“Please tell him it’s urgent,” compromises you. It’s not.

“We’d appreciate hearing from him today,” is more like it. Authoritative, but not as though you’re calling the Better Business Bureau to complain about your brake job.

Calling again is another missed opportunity. This time, ask for and use the secretary’s name. Press for an answer and stop when you get one, using our “Measured Message Method”:

  1. “Sharon, Mr. Reston and I both have busy schedules.”
  2. “Is there any particular time when Mr. Reston will be available?”
  3. “Is it in the morning or the afternoon?”
  4. “Is 2:00 or 4:00 better?”
  5. “How about this evening at home around 7:30?”
  6. “What’s his home number?”

Using the assistant’s name is powerful. Almost all the time, it’s a hard-working person without a name. Ask her what she does for a living and she’ll tell you she’s “just a secretary.” Or maybe she’ll just say she’s an “assistant.” If you want to impress and influence her, use her name!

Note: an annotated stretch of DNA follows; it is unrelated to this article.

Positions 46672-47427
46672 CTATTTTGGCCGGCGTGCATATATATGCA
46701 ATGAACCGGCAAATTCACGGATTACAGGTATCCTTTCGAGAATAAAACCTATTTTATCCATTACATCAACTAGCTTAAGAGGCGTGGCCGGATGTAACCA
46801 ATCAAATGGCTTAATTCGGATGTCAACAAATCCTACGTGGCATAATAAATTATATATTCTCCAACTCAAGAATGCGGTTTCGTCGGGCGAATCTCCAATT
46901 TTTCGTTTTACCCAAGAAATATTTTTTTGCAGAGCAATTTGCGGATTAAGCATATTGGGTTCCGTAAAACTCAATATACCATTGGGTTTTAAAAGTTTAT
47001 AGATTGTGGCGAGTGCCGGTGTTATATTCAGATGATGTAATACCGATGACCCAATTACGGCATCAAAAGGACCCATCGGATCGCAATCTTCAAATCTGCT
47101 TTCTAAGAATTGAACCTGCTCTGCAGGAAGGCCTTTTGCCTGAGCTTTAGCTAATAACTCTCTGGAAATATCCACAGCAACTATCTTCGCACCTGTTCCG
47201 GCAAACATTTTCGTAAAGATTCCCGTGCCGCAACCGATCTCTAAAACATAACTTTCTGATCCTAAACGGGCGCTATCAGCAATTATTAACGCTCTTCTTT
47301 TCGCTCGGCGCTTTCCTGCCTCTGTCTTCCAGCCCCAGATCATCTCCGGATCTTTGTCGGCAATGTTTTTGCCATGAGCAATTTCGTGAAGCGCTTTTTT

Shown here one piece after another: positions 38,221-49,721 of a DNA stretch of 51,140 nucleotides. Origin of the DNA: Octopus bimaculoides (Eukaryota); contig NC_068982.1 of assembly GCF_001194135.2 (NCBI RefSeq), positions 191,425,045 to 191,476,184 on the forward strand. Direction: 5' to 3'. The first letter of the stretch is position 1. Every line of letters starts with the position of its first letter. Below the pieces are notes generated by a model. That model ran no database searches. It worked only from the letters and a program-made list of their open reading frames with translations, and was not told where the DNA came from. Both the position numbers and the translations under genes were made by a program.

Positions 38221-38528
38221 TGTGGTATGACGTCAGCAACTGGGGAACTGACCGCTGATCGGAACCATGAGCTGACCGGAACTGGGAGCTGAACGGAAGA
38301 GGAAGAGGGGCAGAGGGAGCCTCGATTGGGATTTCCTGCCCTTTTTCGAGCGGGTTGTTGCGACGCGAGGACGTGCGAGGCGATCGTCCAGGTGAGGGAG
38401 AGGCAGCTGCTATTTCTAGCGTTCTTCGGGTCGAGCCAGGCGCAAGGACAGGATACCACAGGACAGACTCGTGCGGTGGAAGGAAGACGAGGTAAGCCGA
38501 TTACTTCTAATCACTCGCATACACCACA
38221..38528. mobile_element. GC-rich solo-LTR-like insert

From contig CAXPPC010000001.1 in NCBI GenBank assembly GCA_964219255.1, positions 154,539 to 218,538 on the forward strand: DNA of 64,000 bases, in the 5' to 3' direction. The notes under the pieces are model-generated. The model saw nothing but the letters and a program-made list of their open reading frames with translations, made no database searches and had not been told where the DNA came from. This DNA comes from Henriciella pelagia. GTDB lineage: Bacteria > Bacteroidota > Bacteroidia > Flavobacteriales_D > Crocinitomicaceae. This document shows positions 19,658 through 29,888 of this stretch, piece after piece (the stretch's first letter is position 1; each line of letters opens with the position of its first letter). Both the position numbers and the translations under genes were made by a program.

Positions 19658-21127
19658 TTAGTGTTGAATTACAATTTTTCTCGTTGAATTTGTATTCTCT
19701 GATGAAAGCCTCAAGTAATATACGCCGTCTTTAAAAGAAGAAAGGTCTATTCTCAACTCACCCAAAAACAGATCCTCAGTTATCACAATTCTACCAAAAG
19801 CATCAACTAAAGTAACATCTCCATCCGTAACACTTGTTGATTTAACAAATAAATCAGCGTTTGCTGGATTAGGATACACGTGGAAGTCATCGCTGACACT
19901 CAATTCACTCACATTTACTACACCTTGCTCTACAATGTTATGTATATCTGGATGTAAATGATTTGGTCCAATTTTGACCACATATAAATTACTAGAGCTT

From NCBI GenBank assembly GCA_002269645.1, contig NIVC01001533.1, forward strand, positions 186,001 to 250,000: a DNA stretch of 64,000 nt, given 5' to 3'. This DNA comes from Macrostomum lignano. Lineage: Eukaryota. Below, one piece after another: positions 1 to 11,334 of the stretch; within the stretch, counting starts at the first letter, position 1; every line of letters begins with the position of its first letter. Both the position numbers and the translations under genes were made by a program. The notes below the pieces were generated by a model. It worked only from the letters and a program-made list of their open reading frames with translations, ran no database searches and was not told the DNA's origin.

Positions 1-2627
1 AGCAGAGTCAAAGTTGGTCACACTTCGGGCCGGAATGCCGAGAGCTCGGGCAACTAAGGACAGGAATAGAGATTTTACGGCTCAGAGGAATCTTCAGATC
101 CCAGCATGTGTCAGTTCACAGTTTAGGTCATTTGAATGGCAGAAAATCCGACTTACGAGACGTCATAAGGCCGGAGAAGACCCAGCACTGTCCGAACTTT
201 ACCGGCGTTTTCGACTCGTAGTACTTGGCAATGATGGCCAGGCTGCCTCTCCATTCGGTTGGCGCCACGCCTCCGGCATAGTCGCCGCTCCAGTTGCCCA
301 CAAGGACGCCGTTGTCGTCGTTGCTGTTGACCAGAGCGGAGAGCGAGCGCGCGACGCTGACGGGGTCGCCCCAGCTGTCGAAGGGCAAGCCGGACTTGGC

Specific, concise questions add to your delivery too. Giving an alternative (“Is 2:00 or 4:00 better?”) implies that you have a busy schedule. The assistant thinks, “He must be important if there are only two times Herb can call him.” But if you asked, “When would it be convenient for Mr. Reston to talk?” you’d be implying that your time is less valuable than his. The response is usually, “I don’t know. He’s very busy.” What you say and what you convey are crucial: Conviction and authority.

You might have to make as many as four calls to connect. This factor alone should make you deliriously confident. How many recruiters do you know who’ll cold-call a hiring authority and leave four messages?

On the third call, say something like, “Sharon, my calendar is booked solid. It’s going to be quite difficult for Mr. Reston to contact me. When do you think is the best time for me to call him?” As before, you’re targeting the time, but now you’re asking the secretary to be your ally.

Sometimes we get so hung-up in expecting rejection that we forget how willing assistants are to assist. After a few calls and the familiarity of a first-name basis, ask: